Again, in the early 1980s, the government, led by military dictator Ne Win and retired generals, entered into peace talks with the two most powerful rebel groups, the Kachin Independence Army. and the CPB, after announcing an amnesty for all insurgents. But, as expected, these negotiations also failed, and the generals again demanded surrender in exchange for rehabilitation. Bertil Lintner, a longtime Myanmar watcher, wrote about why peace talks failed in his seminal book “Burma in Revolt”, saying the Ne Win government offered nothing more than rehabilitation rebels without even considering political concessions. The generals had no idea of ​​concessions and compromises in political negotiations, and they want their counterparts to surrender and stick to their game plan. The most generous concession in their minds was to offer trade opportunities and material inducements to the opposition. Consequently, those who accepted the army’s offer became armed gangs engaged in illicit trade and business.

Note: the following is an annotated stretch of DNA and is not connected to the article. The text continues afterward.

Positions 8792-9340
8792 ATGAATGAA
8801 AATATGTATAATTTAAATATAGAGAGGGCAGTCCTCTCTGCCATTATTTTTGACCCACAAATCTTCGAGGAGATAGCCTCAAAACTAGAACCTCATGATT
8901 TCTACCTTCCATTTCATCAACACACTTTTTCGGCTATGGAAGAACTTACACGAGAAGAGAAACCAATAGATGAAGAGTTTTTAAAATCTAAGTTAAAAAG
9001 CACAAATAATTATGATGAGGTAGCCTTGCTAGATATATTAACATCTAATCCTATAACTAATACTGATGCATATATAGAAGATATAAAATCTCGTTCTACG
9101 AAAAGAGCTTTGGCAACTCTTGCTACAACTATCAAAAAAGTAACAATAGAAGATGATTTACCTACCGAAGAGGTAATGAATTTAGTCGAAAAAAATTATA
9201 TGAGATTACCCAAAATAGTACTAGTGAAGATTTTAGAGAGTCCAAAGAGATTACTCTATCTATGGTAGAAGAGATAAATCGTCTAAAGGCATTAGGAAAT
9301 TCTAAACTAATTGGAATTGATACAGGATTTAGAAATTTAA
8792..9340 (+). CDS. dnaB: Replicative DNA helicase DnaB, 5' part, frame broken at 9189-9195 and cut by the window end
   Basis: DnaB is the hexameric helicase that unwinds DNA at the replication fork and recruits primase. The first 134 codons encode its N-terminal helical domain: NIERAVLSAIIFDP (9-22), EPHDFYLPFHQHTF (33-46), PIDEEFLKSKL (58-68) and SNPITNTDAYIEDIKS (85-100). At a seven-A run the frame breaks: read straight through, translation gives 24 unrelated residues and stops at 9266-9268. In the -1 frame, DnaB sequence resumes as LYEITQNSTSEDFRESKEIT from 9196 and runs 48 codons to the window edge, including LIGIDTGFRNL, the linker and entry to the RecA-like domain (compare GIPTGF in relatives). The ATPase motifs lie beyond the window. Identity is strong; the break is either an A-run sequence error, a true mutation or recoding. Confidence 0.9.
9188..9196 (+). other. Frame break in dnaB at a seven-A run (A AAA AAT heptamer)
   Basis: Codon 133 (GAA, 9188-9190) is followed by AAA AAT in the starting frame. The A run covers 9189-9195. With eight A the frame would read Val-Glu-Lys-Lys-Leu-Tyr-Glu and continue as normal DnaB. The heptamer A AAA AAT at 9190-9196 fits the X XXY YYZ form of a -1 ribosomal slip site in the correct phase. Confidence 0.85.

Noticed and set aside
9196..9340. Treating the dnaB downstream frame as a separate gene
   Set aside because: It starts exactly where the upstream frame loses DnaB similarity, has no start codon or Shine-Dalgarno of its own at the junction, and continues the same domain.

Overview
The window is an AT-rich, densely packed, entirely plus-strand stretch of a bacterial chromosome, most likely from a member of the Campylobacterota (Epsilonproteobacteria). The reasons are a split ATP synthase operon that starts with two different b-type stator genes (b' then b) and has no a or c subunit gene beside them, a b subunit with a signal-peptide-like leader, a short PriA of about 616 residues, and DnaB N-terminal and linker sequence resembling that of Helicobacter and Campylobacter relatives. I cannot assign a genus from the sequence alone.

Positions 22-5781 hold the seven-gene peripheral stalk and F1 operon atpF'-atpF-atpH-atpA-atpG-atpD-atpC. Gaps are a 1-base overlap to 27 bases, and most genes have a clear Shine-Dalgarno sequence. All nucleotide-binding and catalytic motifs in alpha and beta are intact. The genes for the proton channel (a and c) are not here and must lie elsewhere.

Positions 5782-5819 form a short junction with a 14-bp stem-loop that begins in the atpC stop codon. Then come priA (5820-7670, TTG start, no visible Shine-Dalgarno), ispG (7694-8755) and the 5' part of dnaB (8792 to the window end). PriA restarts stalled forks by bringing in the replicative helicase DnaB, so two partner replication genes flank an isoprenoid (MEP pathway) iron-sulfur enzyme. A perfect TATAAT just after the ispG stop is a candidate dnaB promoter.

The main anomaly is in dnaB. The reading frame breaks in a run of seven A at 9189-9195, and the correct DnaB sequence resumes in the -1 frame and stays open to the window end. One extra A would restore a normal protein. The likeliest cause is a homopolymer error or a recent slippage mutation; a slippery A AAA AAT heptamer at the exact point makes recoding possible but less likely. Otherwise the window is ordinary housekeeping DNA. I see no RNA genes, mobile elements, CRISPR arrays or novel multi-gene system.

After the 1988 coup, this modus operandi remained unchanged. Despite repeated calls for political dialogue from Daw Aung San Suu Kyi and other leaders of the democracy movement, the generals have always bitterly rejected negotiations with the opposition. Nor have they hesitated to respond to these peaceful calls for negotiations with brutal repression, arbitrary arrests and long prison sentences. While relentlessly suppressing the democratic movement in the heart of Myanmar, the military regime agreed to ceasefires with many ethnic armed organizations (EAOs) in the 1990s. However, the agreements were not the result of genuine political negotiations and did not include any political agreement. The junta has officially declared that, “since the Tatmadaw is not a political organization, it has not conducted negotiations with the insurgents through political means”. Ceasefires were therefore merely military truces that the junta used to contain the EAO under its rule with incentives for territorial control and business opportunities.